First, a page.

The Consequentialist Case for Originalism:

Most arguments for originalism either claim that judges follow the original meaning of the Constitution because that's what the people "consented" to, or because doing so promotes democracy. Some originalists also claim that their methodology does a better job of constraining judges than do other approaches to constitutional interpretation. Although I am very sympathetic to originalism, I have never found any of these three claims persuasive. Even setting aside the fact that a high proportion of the people at the time did not and/or could not consent to the Constitution back in 1787-88 (women, most blacks, anti-Federalists, etc.), it is hard to see why the consent of long-dead ratifiers 200 years ago should bind us today. Democracy is also a problematic rationale for originalism, since adherence to the original meaning will sometimes require judges to strike down laws that have the support of political majorities. Finally,it may well be true that originalism constrains judges more than many other methodologies do. But if constraint is the main goal (which I don't believe to be true), it would be easy to come up with other decision rules that constrain even more. For example, judges would be most constrained if we, like Britain, simply did away with judicial review altogether.

In recent years, however, originalist scholars have sought to improve on these traditional arguments by trying to show that originalist methods of interpretation lead to better consequences than other methodologies. This short, but important new paper by John McGinnis and Michael Rappaport is a good summary of the emerging consequentialist case for originalism (also available here). Their key argument is that sticking to the original meaning of the Constitution is likely to have beneficial consequences because only that meaning was approved by a broad supermajority process (either the amemdment process or the ratification process of the original Constitution). The fact that the original meaning had to be agreed on by a broad consensus of both political elites and the general public makes it highly likely that it will benefit more people to a greater extent than any interpretive rule that judges are likely to come up with on their own. A rule that has the support of five or more of the nine Supreme Court justices is far less likely to have net beneficial consequences than one that has the support of the vast majority of the population.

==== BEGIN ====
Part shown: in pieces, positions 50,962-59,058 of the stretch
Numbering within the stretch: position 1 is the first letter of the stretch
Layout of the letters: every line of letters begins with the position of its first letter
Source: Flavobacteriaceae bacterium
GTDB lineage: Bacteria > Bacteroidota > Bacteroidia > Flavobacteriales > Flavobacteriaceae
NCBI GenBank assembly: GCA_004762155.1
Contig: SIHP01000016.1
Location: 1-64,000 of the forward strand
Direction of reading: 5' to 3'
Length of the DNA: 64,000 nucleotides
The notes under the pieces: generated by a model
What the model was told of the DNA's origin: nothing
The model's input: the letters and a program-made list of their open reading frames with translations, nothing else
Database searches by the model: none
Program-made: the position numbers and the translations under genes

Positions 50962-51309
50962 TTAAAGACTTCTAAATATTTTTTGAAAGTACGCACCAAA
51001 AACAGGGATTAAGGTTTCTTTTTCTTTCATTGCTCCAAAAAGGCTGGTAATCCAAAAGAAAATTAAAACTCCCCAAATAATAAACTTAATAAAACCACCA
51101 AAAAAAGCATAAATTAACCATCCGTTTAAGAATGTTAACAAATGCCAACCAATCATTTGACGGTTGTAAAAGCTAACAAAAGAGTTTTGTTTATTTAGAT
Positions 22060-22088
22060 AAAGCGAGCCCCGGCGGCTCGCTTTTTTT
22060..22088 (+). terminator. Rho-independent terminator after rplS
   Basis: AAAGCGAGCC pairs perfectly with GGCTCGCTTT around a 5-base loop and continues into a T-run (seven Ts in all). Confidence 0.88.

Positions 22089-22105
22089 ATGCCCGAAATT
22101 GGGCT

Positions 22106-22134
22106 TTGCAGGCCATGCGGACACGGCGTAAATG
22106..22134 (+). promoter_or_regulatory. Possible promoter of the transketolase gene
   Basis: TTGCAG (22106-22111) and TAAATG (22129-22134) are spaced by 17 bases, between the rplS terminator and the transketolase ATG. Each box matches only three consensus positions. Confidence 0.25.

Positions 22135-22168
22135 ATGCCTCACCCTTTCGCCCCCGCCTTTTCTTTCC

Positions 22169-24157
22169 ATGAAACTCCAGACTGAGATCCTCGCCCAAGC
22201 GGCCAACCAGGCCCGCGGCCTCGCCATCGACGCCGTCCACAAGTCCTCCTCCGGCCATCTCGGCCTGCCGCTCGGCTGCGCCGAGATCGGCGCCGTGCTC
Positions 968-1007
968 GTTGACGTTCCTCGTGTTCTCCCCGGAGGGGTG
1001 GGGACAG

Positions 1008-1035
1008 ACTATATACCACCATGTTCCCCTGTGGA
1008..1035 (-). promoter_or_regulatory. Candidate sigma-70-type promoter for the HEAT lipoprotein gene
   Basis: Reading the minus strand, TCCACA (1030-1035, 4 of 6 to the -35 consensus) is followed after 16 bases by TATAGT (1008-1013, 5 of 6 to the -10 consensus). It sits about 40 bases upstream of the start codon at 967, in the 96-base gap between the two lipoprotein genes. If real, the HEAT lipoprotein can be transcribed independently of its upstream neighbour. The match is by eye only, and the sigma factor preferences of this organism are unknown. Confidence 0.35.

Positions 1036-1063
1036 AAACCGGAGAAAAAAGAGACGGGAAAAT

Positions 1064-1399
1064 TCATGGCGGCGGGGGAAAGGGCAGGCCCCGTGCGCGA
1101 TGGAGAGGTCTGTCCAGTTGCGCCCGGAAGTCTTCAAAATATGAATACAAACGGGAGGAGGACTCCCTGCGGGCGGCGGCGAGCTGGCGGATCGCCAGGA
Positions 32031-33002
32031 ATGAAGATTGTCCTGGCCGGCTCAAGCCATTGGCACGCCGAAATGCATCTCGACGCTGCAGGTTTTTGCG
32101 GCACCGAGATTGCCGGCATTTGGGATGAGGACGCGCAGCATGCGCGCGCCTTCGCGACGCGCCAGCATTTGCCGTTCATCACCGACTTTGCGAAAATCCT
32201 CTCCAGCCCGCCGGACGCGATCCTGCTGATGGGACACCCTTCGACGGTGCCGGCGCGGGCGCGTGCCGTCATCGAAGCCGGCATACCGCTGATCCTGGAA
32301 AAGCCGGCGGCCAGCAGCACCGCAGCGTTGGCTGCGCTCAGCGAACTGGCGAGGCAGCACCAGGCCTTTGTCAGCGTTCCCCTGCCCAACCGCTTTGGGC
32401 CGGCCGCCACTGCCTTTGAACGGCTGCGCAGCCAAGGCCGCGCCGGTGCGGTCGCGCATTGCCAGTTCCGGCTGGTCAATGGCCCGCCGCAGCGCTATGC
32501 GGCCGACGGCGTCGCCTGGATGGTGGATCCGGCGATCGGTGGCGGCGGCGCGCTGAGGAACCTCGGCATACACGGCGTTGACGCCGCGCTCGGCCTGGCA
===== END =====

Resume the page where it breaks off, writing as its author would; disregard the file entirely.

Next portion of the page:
McGinnis and Rappaport's case is compelling, but not without some potential weak points. To my mind, the biggest problem may be the fact that the US Constitution is so hard to amend through the formal amendment process that there is a real danger that we could be stuck with an original meaning that, although highly beneficial in its time, is dysfunctional today. A weaker objection is the fact that much of the Constitution was not ratified by as broad a supermajority as the McGinnis-Rappaport theory assumes. For example, as Bruce Ackerman has shown in a series of books, the crucial Reconstruction amendments were only ratified by the necessary three quarters of the states because several southern states were essentially coerced into ratifying by the federal government. For these and other reasons, I am not convinced that originalism should be the sole and exclusive method of constitutional interpretation. However, McGinnis and Rappaport's argument - along with similar ones by other scholars - does persuade me that there should at least be a strong presumption in favor of textualism and originalism that should be overridden only in very exceptional cases.

For those interested in further reading on this subject, I myself have made some arguments that overlap with McGinnis and Rappaport's in this recent critique of Justice Breyer's rejection of originalism. Yale Law Professor Akhil Amar - a prominent liberal originalist - has defended originalism on consequentialist grounds from a left of center perspective, most notably in his article "The Document and the Doctrine," 114 Harvard Law Review 26 (2000) (unfortunately, I don't think that Amar's important article is available on line, but if anyone sends me a link I'll be happy to post it).

UPDATE: Akhil Amar's article is available here.